Summary of A Free World Needs Satire

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Freedom of speech is a cornerstone of democracy. Satire and political cartoons are powerful and effective ways of getting a political point across and provoking public debate, says veteran political cartoonist Patrick Chappatte. In an entertaining speech interspersed with some of his best and funniest political drawings, he warns that the growing marginalization of satire, both in democracies and populist autocracies, is no laughing matter. His thought-provoking conclusions will interest anyone concerned about the decline of meaningful political debate. 

About the Speaker

Patrick Chappatte is an editorial cartoonist for Der Spiegel in Germany, Le Canard enchaîné in France, and Le Temps and NZZ am Sonntag in Switzerland. 



Political cartoonists keep the powerful in check, and their persecution signifies the rise of illiberalism.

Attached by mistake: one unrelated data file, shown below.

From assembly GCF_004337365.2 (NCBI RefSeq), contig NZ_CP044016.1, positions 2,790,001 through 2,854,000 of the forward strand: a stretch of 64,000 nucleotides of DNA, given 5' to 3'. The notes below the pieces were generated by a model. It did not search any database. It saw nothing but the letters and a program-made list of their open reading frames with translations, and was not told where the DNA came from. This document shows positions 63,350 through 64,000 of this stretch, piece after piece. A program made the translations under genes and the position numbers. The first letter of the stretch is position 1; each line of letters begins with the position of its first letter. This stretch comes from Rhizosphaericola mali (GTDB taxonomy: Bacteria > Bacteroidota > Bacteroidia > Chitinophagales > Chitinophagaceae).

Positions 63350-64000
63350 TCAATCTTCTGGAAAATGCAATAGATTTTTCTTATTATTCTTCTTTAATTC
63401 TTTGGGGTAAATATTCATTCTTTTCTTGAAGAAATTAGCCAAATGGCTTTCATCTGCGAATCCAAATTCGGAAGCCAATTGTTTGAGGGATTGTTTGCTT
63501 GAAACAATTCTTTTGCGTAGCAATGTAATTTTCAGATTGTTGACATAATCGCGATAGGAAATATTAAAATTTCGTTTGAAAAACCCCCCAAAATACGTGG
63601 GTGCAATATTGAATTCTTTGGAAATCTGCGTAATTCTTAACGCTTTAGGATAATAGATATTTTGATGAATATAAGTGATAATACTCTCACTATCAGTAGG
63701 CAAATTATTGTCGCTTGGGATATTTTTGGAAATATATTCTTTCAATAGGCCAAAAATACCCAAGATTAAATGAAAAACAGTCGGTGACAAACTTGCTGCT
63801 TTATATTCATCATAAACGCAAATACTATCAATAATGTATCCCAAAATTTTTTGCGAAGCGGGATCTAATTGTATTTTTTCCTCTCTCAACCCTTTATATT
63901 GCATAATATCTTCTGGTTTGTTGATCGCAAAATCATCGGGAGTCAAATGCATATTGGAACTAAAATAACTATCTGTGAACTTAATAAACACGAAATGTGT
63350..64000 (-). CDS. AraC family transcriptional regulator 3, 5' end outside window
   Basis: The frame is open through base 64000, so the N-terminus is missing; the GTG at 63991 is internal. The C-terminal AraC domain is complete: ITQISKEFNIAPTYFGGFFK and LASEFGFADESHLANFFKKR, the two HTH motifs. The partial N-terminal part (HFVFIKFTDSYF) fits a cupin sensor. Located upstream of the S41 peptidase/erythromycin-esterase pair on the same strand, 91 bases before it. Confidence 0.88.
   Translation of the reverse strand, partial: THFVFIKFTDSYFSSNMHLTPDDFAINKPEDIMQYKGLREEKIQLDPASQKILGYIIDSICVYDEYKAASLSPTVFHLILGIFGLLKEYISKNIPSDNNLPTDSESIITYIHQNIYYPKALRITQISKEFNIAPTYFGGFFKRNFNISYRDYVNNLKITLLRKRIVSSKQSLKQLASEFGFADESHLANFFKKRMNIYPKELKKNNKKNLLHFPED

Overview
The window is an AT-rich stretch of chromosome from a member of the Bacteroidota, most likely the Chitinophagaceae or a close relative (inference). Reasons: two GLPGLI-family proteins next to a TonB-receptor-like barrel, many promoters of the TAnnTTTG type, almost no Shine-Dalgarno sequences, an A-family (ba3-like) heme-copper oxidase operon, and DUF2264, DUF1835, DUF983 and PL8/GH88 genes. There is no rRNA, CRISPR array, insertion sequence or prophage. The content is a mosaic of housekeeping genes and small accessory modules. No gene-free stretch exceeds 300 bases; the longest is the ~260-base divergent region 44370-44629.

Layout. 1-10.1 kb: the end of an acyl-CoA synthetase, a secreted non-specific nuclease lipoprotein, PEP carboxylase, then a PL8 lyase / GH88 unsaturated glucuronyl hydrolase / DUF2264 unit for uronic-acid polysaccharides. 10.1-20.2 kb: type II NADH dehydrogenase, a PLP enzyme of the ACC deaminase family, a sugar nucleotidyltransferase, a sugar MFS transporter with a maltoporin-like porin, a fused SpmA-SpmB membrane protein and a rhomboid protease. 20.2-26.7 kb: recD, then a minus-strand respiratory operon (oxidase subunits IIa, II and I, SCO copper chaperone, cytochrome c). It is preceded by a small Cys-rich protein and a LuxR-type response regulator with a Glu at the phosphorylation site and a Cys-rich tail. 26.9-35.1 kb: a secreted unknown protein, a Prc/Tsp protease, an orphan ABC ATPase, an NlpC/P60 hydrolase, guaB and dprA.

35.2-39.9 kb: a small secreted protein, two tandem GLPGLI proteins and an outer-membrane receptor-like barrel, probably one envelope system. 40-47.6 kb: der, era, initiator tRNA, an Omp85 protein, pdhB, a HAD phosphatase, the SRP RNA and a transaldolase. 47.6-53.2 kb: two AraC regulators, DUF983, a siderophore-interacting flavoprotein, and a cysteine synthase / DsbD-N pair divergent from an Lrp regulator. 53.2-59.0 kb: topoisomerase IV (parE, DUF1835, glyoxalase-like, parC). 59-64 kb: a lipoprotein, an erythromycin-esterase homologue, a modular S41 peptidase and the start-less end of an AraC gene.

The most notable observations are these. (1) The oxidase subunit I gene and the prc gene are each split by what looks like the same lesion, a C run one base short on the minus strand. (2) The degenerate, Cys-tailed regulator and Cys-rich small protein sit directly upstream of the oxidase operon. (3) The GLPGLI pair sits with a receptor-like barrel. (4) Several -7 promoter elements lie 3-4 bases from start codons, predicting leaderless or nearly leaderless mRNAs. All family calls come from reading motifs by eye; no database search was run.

Over the course of his 20-year career, satirical cartoonist Patrick Chappatte has offered a social commentary on four American presidents, three popes, the Arab Spring, North Korea’s Kim dynasty, Brexit, the rise of social media, and much more. While critics believe that US president Donald Trump makes the job of political cartoonists too easy, Chappatte has found that “It’s not easy to caricature a man who is himself a caricature.” Life imitates art: For instance, after Chappatte published a cartoon of Russian president Vladimir Putin telling Trump, “I’ll help you find the hackers. Give me your password,” news broke that the two were planning to create a joint task force on cybersecurity.

The historical role of political cartoonists has been to speak truth to power. Freedom of the press is a hard-earned privilege ...

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